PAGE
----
Vanderbilt Hosts National Smart Technology Meeting for Community Enhancement

Vanderbilt University recently hosted a national meeting focused on using smart technology to solve community problems.

Vanderbilt Hosts National Smart Technology Meeting for Community Enhancement

Principal Investigators from around the country recently attended the national Smart and Connected Communities PI meeting held at Vanderbilt that highlighted how the university is collaborating in the use of smart transportation technology to meet community needs.

The PI meetings, which are held annually by the National Science Foundation, have traditionally been in Washington, D.C. But Vanderbilt researchers who helped organize the meeting said the university was chosen to host the event partly because of its nationally recognized work with community partners like Metro Nashville and the Chattanooga Area Regional Transportation Agency.

Vanderbilt is also the lead institution for the Smart and Connected Communities Virtual Organization that helps manage various aspects of the SCC program.

The event showcased the special partnership between Vanderbilt University and its dedication to working with community partners, ensuring that advances in AI and engineering are used for the benefit of the community. Vanderbilt researchers are at the forefront of these kinds of partnerships.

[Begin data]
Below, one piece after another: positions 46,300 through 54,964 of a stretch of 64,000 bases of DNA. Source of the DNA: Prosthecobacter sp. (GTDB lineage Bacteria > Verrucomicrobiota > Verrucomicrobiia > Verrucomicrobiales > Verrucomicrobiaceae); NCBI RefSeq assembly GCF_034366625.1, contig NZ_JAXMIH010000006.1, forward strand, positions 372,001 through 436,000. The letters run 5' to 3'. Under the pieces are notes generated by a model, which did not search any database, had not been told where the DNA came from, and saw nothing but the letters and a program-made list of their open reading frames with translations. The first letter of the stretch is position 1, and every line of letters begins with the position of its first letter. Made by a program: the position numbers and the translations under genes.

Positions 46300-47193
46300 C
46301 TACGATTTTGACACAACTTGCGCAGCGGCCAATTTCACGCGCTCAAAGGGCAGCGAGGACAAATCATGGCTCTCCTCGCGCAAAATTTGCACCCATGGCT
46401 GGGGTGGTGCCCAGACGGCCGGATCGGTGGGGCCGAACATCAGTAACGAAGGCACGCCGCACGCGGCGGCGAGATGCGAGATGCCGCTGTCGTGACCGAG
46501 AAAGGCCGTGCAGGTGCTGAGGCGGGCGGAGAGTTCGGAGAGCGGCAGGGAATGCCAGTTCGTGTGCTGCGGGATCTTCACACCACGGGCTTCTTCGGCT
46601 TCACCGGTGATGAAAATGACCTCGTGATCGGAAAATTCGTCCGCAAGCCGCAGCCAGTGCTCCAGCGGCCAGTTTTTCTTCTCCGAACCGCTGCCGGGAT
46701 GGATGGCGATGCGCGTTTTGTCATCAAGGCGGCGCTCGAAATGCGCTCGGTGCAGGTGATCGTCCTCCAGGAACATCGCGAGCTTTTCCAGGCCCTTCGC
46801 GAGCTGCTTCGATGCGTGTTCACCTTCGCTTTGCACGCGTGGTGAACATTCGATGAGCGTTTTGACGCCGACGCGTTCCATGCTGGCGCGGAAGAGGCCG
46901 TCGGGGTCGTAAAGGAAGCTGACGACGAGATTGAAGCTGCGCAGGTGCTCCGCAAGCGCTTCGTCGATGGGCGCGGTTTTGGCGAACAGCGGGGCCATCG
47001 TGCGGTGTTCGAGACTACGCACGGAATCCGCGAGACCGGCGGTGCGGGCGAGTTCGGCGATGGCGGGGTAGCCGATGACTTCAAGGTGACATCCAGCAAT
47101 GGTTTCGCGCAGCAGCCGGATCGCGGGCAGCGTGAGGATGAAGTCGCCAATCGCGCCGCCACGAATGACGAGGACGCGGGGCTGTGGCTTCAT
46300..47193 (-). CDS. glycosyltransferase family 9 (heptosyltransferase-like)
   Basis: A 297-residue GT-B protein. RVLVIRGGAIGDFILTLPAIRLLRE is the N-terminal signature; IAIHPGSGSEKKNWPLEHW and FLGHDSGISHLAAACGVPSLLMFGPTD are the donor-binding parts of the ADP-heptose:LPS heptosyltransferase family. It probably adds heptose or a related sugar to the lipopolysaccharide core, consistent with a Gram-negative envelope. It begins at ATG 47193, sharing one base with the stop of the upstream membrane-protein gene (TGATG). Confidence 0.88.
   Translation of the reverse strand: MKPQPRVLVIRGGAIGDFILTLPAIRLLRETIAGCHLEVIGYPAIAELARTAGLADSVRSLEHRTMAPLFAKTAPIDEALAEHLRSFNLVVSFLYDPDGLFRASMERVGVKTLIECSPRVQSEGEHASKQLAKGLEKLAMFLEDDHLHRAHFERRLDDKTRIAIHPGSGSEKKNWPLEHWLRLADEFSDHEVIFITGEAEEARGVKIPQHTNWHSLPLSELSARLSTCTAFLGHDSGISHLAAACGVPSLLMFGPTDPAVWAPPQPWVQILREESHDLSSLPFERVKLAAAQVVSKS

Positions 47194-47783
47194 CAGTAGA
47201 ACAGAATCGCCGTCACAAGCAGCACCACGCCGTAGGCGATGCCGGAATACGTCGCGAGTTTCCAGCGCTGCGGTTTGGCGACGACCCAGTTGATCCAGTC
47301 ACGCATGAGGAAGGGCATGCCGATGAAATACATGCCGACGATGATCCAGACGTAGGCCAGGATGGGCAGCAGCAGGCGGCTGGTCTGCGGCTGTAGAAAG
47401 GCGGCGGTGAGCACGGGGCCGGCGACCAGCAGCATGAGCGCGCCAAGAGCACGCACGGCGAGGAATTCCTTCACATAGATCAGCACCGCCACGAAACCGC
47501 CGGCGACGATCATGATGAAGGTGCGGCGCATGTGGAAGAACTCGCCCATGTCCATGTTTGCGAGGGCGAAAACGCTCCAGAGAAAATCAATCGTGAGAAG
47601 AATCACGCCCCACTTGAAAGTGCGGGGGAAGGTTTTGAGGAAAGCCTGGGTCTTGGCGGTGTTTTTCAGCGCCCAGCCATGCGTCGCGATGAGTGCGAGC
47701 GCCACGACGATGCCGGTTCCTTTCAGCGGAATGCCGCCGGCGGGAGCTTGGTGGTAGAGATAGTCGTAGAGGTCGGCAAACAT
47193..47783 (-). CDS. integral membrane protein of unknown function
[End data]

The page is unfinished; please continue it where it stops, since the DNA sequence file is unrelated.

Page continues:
About 250 PIs from various universities attended the event that included an address from Nashville Mayor Freddie O’Connell on the benefits of academic and community partnerships. O’Connell stated that the vision for the future is a smarter and more connected Nashville, a more livable city for residents, and that better use of technology and coordination with partners can help achieve that goal.

The meeting mainly focused on how AI and cyber-physical systems can help improve life and solve community problems by taking engineering from the lab to the community. Vanderbilt and Metro Nashville have been working together for nearly a decade on various projects involving public transit optimization, traffic management, emergency response systems, and AI-powered driving simulators for autistic individuals.

Vanderbilt Professors Jonathan Sprinkle and Dan Work, who are part of the Institute for Software Integrated Systems, were the main organizers of the SCC meeting in Nashville. They look forward to even more partnerships as they seek additional innovative ways to meet the needs of the community.

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